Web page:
“If you keep this secret you will be special to me.”

Big Red Flag #2: Threats

A person might scare a child by threatening to take something good away or do something bad if the child won’t cooperate or the child won’t keep a secret.  These are common examples of threats:

“If you tell, I am not going to be your friend.”

“If you tell, nobody will believe you.”

“If you tell, It will make your parents mad because you wanted to do it.”

“If you tell, I am going to hurt you or hurt your family.”

“I will tell my mom it was your idea.”

Big Red Flag #3: Normalizing Abuse

A person might try to manipulate a child into believing body safety boundaries are not really important and that most people do not obey body safety rules. To make safety rules seem unusual and sexual acts seem normal, an abuser may try to show a child pornography. BIG RED FLAG! An abuser may also use statements like these:

“All the cool kids do this. It’s no big deal.”

“It’s just a game that feels good.”

“It will be our little secret. It’s okay as long as no one finds out.”

Related: The Secret Life of a Young Girl Abused by Pornography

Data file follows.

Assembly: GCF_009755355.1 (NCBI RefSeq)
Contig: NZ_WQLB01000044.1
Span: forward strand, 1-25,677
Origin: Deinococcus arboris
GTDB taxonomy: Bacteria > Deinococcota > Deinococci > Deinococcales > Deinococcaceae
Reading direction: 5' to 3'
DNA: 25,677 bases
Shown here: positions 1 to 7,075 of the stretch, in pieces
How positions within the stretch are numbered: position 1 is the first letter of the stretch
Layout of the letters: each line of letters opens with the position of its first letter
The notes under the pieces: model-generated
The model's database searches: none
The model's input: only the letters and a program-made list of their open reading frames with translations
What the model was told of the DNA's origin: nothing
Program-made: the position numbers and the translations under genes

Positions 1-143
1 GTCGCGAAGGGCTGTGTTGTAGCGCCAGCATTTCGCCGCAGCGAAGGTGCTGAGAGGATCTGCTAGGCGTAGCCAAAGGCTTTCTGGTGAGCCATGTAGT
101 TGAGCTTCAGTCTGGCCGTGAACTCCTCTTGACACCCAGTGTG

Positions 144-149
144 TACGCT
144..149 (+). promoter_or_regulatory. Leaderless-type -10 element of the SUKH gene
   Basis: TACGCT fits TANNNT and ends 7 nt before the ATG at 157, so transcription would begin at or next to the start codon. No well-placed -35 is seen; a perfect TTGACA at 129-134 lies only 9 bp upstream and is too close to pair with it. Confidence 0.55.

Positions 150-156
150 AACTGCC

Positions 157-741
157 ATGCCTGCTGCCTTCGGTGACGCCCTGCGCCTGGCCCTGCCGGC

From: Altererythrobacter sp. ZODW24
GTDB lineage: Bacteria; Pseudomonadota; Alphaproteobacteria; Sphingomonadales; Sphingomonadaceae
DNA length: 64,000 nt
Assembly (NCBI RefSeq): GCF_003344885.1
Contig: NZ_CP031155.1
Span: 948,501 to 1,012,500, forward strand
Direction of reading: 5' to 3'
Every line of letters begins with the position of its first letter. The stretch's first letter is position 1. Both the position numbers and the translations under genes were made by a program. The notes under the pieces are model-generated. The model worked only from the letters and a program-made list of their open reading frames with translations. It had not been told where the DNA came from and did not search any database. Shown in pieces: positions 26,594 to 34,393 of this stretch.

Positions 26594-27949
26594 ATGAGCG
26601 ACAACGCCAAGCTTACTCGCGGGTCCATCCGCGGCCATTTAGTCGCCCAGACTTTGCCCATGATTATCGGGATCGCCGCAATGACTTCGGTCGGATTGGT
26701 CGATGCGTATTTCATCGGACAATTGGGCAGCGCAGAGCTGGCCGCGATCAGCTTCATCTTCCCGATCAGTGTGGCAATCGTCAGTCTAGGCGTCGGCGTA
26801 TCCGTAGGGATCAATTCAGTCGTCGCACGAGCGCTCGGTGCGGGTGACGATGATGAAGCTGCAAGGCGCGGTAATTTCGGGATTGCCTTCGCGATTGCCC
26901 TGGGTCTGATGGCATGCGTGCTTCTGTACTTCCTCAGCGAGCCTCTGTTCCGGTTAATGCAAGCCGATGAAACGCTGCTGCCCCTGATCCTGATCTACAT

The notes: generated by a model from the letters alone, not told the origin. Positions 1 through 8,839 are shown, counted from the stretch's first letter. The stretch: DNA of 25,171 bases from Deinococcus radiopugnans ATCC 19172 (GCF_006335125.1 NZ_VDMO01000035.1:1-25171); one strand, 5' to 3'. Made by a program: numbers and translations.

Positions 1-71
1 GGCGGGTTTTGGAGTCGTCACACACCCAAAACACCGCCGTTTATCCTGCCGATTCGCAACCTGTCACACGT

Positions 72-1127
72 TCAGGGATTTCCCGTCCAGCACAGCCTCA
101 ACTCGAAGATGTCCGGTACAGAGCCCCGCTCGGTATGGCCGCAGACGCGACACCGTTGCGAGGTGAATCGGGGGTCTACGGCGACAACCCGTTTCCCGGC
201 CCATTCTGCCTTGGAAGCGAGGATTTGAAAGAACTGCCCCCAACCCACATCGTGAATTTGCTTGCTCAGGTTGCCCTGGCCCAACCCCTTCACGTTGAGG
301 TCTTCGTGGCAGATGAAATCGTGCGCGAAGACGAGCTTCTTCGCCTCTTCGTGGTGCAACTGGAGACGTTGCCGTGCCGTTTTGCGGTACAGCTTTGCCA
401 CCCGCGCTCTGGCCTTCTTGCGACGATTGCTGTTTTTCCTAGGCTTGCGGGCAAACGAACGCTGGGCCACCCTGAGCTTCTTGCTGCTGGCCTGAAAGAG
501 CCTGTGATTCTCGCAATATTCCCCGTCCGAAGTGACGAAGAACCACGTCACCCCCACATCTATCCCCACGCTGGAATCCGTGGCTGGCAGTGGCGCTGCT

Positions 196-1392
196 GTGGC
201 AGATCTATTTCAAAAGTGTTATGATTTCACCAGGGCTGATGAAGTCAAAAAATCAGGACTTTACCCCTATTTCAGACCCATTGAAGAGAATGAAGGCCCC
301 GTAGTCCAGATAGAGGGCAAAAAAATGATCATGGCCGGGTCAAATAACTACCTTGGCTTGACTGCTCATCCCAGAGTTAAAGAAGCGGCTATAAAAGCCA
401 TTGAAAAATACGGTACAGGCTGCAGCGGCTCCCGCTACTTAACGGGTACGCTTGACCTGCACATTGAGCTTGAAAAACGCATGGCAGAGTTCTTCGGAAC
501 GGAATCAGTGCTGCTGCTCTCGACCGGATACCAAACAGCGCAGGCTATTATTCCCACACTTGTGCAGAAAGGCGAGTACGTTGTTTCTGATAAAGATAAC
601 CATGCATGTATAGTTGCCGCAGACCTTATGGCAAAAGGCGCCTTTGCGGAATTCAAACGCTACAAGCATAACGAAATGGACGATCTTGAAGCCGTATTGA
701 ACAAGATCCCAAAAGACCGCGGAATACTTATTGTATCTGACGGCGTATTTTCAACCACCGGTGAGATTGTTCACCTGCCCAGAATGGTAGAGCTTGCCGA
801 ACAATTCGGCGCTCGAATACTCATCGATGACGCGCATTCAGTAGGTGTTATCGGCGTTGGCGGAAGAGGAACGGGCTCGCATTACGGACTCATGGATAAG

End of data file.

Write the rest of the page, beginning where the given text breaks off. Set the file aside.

3 key points about red flag tactics

  1. Children should be taught that any of these red flag tactics could come from an adult or from another child. Child-on-child abuse is skyrocketing and it’s important for children to know that red flag tactics could be used by someone their age. These tactics might even be used by someone they know and like!
  2. When a person uses red flag tactics, it is a sign that person needs help. If they don’t get help, they might continue to bribe, threaten, and normalize abuse. Children can learn that telling a trusted adult is not only the best way to get abuse to stop, it is the best way to get help for the abuser. This knowledge can make it easier for a child to disclose abuse, especially if the abuser is a friend or family member.
  3. Kids need to have a firm understanding that secrets about private parts should never be kept secret! And that it’s never too late to tell. And if something happens, it’s NEVER their fault.  Let kids know that if they ever recognize anyone using “red flag” tactics, they should come tell you and that you will always be proud of them, believe them, and help them stay safe.